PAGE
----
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- There are many cases in which there is no English equivalent for an Arabic word or that the Arabic word in a certain context contains multiple (or Qur’ānic/idiomatic) references that the English equivalent may not convey. For example, “the preacher says ‘I advise you to fear God’ (taqwā Allāh), or “the author exclaims ‘twisting of your nose’ (raghman li anfik) or “the author refers to ‘the people of the cave’ (aṣḥāb al-kahf)” or “it is through the proclamation that ‘there is no God but Him (lā ilāha illā hū)”. In these sentences it was necessary to include the Arabic words to emphasize the Qur’ānic reference.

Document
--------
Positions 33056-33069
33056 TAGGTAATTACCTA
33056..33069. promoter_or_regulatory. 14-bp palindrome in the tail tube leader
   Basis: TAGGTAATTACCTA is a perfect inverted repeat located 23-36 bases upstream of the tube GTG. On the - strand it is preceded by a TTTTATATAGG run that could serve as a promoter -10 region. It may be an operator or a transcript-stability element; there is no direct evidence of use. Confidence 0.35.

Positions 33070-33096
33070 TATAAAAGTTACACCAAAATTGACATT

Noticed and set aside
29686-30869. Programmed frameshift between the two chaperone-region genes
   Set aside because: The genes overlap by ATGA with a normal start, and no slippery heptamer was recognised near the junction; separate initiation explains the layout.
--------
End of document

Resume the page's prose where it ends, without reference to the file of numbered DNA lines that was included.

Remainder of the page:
- In these cases, my system was to use the translation of the words or phrases in the text and then in parenthesis write the Arabic word. As always it is necessary to be consistent (The reason I explicitly mention this point is that in my thesis I juggled between using transliterated Arabic in the text and then the translation in parenthesis and vice versa. The consequence was that in the final revision process I had to painstakingly go through the thesis making things consistent.)